I’ll be remiss if I don’t thank all the other artisans, shoppers and interns who worked so hard on these two shows and helped create something so wonderful and amazing. I’ll be sure to go into more depth of what I’ve experienced and learned from these once I get some rest and some photographs.

Later this month, I’ll be attending my first S*P*A*M conference in the Bay Area. S*P*A*M (The Society of Properties Artisan Managers) includes the heads of properties departments at most of the countries regional theatres, educational theatre programs, and many other theatres of comparable size. Every year they have a conference to network, share stories and experiences, and take part in some activities. This is my first time going since I’ve joined, and I’m really excited to both meet so many people I’ve heard about and communicated with through email, and to visit San Francisco for my first time.

We will be touring the prop shops of Berkeley Repertory Theatre and American Conservatory Theater, as well as the Pixar Studios. In addition, we will be participating in a workshop by Monona Rossol, the President and founder of Arts, Crafts and Theater Safety, Inc. Those of you who’ve spent a summer at the Santa Fe Opera know her from the annual Safety Day which all artisans and employees are required to attend every two years. I’ve been through her seminar twice as a properties carpenter; it will be interesting to attend as a properties master.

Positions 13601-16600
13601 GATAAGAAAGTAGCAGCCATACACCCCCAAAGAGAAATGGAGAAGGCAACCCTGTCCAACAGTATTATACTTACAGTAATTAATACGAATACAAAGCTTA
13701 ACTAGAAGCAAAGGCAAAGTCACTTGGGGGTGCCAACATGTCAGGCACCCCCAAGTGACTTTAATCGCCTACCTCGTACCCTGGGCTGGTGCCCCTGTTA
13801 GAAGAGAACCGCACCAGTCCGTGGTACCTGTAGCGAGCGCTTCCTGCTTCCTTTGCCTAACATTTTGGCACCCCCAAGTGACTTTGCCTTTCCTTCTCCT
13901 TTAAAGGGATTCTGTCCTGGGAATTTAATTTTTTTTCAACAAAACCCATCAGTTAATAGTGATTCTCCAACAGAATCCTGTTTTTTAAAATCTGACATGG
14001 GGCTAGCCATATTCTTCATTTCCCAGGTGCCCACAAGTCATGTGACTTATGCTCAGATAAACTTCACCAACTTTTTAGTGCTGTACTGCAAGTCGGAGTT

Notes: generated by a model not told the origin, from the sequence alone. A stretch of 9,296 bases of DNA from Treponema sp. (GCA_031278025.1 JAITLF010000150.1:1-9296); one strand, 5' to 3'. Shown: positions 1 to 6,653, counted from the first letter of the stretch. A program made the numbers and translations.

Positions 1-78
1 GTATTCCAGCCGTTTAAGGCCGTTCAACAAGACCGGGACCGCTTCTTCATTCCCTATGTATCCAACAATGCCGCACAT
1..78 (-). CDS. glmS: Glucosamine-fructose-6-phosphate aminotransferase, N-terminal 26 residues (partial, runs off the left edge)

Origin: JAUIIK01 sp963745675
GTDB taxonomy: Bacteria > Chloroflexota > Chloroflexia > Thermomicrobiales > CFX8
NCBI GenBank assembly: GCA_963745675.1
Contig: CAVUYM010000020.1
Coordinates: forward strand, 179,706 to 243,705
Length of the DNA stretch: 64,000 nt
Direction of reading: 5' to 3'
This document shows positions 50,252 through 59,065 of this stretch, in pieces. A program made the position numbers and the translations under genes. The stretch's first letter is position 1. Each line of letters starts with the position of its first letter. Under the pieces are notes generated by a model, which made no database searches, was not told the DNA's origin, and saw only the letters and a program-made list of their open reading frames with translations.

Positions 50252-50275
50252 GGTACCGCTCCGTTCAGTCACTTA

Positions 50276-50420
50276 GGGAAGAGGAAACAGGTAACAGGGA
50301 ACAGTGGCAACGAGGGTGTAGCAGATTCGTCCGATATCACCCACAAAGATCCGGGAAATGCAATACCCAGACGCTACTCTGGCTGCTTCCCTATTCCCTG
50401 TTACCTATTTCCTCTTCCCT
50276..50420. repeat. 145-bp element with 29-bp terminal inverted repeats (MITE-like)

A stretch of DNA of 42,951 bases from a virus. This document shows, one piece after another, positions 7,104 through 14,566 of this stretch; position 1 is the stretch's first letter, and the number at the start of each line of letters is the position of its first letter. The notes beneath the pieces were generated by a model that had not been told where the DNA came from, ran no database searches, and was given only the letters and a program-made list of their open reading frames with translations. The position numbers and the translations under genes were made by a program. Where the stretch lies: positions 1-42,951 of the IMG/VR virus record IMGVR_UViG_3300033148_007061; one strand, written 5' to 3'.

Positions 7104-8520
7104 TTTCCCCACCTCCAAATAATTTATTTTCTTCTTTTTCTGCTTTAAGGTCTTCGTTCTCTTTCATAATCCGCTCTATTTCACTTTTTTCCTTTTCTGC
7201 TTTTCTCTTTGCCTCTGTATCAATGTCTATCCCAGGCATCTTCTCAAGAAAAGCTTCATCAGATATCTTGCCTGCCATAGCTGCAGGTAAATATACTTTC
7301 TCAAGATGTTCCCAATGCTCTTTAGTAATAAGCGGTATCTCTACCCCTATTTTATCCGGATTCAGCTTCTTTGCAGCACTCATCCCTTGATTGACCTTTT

On a final note, if you visit this website regularly, you may notice it undergoing various tweaking and modifying. If you have any comments or suggestions on how to make it more useful in terms of organization, or more pretty in terms of… prettiness, please feel free to share them with me.

S*P*A*M website relaunches

S*P*A*M (The Society of Properties Artisan Managers) is a group of theatrical prop managers, directors, and educators throughout the United States. If there is a larger prop shop in a regional, non-profit, or university theater, chances are the prop master is a member of S*P*A*M.

Over the weekend, they relaunched their S*P*A*M website to include a lot of useful information about who they are and what they do. Readers of this site will be familiar with the Properties Director Handbook, which was written by Sandra Strawn (a member of S*P*A*M) and includes information and photographs from a variety of other S*P*A*M members. The PropPeople discussion forum is another resource that was initially set up by S*P*A*M members. And of course, yours truly is a member.

Of greatest interest for now is the list of props internships they provide. If you were interested in learning how to work in props through an internship, this is where you will find a shop. While there may be other companies who offer internships, you run the risk of working somewhere that uses interns as free labor and impart no educational value; working long hours for little pay in a theatrical setting is not the same as learning a craft. In addition, the companies in this list are the companies that are recognized throughout the country and will help you with future employment.